Here’s the pitch: You can be one of the first humans on Mars, but you aren’t coming back. What would you say?
For the applicants to the Dutch non-profit Mars One, the answer is an emphatic “yes,” and the company is hoping to start handing out these one-way tickets to the Red Planet as early as 2024. Now, from a pool of 200,000 hopefuls who applied last year, the field has winnowed to 100. And you can meet them all.
Of these 100 applicants, 24 will eventually be chosen for six 4-person teams. The next step, at least according to this fantastic graphic from the Washington Post, is to start testing the applicant’s mathematics, survival skills, and ability to deal with each other. Rigorous training will continue until rovers and living units are robotically deposited on Mars sometime between 2020 and 2024.
There is a curious thread running through these applicants. There has to be. It takes a certain kind of outlook of life to want to take on a one-way mission, especially one that a recent MIT study concluded would be fatal shortly after two months on the Martian surface. The impression I get is that it is a combination of desperation and an adventurer’s spirit, depression and hopes for a legacy.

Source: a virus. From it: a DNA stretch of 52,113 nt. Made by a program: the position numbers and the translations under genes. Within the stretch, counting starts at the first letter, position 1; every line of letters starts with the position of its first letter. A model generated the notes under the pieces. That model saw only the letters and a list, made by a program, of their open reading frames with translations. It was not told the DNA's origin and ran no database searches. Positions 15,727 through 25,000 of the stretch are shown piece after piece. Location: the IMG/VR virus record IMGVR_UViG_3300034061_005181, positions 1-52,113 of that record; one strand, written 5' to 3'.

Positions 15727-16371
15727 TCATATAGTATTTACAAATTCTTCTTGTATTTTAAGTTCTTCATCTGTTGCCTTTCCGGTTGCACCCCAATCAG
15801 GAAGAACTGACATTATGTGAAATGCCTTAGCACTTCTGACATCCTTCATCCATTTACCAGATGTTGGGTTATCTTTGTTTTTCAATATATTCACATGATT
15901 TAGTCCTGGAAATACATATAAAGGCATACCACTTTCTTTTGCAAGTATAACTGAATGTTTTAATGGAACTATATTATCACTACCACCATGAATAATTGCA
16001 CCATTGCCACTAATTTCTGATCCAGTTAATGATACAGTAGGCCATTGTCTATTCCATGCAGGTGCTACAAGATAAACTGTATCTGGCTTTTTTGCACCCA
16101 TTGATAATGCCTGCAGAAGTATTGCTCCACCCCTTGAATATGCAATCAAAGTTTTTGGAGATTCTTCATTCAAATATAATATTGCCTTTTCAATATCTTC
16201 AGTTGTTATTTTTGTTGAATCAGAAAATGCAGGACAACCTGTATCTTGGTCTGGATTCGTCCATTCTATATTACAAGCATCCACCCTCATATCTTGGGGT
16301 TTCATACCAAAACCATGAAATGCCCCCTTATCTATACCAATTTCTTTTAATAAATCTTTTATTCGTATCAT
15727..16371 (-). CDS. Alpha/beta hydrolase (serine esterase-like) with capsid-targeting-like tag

This odd feeling is best captured by “If I Die on Mars,” a short documentary interviewing three Mars One hopefuls:
Personally, I’m conflicted over Mars One as an idea. I don’t think that humanity’s next push across the solar system should be led by just anyone with a dream and or nothing to lose. There’s a good reason we look for “the right stuff.” Mars One has made the next giant leap look like a reality show, no matter if the applicants will be trained as rigorously as astronauts by the time the first rocket launches. It all seems rather reckless.
But maybe that recklessness, that willingness to plunge into the abyss no matter your fate, is part of the pioneer that I am missing.
IMAGE: Mars One
Author’s Note: The author of this post was asked to provide commentary for the video above, though without monetary compensation.